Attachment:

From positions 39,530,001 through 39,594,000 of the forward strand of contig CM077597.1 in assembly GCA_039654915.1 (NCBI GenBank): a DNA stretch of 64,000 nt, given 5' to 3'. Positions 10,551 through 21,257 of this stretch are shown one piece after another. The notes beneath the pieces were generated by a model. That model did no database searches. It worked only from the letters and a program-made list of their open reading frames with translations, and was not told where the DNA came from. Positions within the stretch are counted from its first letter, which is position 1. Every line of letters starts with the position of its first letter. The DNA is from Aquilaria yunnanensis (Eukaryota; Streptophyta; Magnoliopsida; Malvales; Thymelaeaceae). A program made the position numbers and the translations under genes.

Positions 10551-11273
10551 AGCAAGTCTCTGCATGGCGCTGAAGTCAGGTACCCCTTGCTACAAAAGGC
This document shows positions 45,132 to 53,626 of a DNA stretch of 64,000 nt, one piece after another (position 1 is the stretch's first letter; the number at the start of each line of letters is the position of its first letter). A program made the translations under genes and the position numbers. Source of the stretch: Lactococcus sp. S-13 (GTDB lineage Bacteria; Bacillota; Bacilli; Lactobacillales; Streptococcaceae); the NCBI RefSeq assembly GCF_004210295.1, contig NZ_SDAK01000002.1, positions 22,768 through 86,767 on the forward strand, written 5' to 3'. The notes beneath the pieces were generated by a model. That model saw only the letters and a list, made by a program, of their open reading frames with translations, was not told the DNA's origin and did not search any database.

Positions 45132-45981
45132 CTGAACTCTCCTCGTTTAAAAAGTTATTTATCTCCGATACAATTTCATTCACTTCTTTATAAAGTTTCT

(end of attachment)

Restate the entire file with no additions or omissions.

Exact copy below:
From positions 39,530,001 through 39,594,000 of the forward strand of contig CM077597.1 in assembly GCA_039654915.1 (NCBI GenBank): a DNA stretch of 64,000 nt, given 5' to 3'. Positions 10,551 through 21,257 of this stretch are shown one piece after another. The notes beneath the pieces were generated by a model. That model did no database searches. It worked only from the letters and a program-made list of their open reading frames with translations, and was not told where the DNA came from. Positions within the stretch are counted from its first letter, which is position 1. Every line of letters starts with the position of its first letter. The DNA is from Aquilaria yunnanensis (Eukaryota; Streptophyta; Magnoliopsida; Malvales; Thymelaeaceae). A program made the position numbers and the translations under genes.

Positions 10551-11273
10551 AGCAAGTCTCTGCATGGCGCTGAAGTCAGGTACCCCTTGCTACAAAAGGC
This document shows positions 45,132 to 53,626 of a DNA stretch of 64,000 nt, one piece after another (position 1 is the stretch's first letter; the number at the start of each line of letters is the position of its first letter). A program made the translations under genes and the position numbers. Source of the stretch: Lactococcus sp. S-13 (GTDB lineage Bacteria; Bacillota; Bacilli; Lactobacillales; Streptococcaceae); the NCBI RefSeq assembly GCF_004210295.1, contig NZ_SDAK01000002.1, positions 22,768 through 86,767 on the forward strand, written 5' to 3'. The notes beneath the pieces were generated by a model. That model saw only the letters and a list, made by a program, of their open reading frames with translations, was not told the DNA's origin and did not search any database.

Positions 45132-45981
45132 CTGAACTCTCCTCGTTTAAAAAGTTATTTATCTCCGATACAATTTCATTCACTTCTTTATAAAGTTTCT